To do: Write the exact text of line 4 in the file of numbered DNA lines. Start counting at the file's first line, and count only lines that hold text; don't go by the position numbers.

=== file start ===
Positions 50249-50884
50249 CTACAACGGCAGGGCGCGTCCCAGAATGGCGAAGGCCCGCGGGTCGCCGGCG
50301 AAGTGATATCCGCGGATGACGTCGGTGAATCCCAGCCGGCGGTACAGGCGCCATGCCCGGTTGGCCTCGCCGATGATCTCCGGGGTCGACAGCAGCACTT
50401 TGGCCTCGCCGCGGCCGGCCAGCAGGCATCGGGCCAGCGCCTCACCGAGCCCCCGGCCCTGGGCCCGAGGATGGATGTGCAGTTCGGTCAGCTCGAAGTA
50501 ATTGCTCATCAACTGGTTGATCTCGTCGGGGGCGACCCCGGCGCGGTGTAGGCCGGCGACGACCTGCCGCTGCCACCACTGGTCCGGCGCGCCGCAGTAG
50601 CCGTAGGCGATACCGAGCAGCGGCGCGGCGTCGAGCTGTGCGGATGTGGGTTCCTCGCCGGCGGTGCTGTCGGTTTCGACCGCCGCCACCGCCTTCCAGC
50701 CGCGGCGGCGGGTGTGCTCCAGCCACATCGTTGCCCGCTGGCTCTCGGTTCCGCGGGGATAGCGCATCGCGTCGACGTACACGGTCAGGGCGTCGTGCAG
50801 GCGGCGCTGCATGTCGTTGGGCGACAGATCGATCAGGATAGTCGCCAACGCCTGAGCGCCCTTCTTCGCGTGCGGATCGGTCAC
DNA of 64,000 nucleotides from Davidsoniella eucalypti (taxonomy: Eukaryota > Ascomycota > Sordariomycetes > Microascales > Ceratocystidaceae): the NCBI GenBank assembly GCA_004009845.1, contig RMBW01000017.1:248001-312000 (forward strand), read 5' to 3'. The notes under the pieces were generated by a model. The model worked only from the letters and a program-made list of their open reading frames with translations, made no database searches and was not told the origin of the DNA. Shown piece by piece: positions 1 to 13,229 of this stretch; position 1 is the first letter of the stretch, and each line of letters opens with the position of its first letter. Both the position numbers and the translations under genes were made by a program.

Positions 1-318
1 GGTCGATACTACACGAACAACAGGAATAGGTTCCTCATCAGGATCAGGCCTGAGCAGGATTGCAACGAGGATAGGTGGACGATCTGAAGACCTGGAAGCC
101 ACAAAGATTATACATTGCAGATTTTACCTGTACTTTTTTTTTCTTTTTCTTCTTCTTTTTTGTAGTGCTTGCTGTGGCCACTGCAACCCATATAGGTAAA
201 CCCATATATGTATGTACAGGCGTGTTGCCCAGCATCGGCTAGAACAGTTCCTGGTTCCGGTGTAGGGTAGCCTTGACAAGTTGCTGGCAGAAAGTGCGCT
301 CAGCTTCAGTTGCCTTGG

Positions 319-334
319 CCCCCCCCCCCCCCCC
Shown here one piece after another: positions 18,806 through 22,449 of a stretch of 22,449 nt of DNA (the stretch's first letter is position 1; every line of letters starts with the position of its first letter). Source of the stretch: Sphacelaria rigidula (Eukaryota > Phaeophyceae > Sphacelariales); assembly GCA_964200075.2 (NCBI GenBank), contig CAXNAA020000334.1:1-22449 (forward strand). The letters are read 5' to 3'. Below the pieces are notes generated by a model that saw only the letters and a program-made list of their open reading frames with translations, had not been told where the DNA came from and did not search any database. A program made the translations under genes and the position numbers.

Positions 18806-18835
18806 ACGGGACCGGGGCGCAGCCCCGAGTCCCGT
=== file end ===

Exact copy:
50401 TGGCCTCGCCGCGGCCGGCCAGCAGGCATCGGGCCAGCGCCTCACCGAGCCCCCGGCCCTGGGCCCGAGGATGGATGTGCAGTTCGGTCAGCTCGAAGTA